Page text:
South East Wales

Right to Buy suspension plan to ease Cardiff house shortage

A row of terraced houses in Cardiff

Council tenants in Cardiff could lose the right to buy their home under plans to address the shortage of rented homes in the city.

The council said there were 8,300 people on the waiting list for social housing - a figure set to increase further in the next five years.

It has 13,470 properties, which has fallen from 23,000 since 1985, largely due to the Right to Buy legislation.

The Welsh Government has already said it wants to abolish it in Wales.

Most council tenants have the right to buy their homes after five years and receive a discount of up to £8,000 on the value.

But the authority said there was a "very high level of housing need" in the city which needed to be addressed.

Families in need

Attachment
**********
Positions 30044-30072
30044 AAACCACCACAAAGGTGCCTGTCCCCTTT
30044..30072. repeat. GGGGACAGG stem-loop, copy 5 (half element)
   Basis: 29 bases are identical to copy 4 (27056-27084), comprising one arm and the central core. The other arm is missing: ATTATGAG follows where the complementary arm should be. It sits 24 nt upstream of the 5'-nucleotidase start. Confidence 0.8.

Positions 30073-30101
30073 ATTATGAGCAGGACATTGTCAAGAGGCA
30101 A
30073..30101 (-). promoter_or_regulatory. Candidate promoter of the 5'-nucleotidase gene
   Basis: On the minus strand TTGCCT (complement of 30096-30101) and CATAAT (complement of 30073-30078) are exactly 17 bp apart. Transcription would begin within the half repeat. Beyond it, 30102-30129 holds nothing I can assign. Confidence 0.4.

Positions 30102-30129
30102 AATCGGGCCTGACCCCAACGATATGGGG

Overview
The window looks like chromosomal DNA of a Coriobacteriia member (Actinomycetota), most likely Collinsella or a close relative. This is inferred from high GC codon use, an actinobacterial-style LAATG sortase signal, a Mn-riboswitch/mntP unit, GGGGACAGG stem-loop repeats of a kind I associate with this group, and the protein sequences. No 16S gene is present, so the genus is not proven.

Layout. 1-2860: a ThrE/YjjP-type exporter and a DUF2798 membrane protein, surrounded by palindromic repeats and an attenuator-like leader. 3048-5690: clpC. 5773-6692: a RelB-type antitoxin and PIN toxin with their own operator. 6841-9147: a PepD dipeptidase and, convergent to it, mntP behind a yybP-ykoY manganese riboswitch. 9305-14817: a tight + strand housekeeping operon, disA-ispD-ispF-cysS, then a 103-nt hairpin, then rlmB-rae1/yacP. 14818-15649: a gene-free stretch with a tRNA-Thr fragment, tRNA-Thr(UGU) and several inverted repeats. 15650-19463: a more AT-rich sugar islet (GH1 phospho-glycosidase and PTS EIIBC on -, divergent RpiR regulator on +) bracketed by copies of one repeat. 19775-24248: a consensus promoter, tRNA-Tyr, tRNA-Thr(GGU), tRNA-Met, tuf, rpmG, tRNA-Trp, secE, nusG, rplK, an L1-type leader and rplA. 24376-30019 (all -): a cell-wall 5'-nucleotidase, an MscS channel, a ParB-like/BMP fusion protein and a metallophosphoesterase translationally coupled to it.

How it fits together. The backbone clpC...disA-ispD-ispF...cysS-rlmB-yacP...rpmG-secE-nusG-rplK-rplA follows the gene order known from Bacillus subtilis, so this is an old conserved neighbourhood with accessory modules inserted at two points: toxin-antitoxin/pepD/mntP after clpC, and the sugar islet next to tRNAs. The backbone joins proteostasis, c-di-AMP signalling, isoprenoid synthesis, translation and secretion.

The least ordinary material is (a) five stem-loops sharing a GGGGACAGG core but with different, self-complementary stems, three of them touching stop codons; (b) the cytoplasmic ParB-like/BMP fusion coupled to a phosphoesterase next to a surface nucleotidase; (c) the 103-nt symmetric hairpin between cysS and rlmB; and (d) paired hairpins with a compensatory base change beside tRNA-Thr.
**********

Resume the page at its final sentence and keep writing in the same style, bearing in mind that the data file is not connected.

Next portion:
Susan Elsmore, cabinet member for health, housing and wellbeing, said the council estimated it would need an extra 2,024 affordable homes each year for the next five years and research showed more than 5,000 families were living in overcrowded or unsuitable homes.

"Every month, 450 new applications for housing are received but only 860 council properties became vacant and available to let in the whole of 2015/16," she said.

"Every house sold through the [Right to Buy] scheme is a home that is no longer available to a family in need so for this reason, we will consider suspending the scheme and consulting with those who would be affected."

If the plans are agreed by councillors at a meeting on 10 November, a consultation will begin with the results considered in the new year.

Several other councils in Wales, including Swansea, Carmarthenshire and Flintshire have already approved plans to suspend the scheme.

More on this story

Related Internet links

The BBC is not responsible for the content of external Internet sites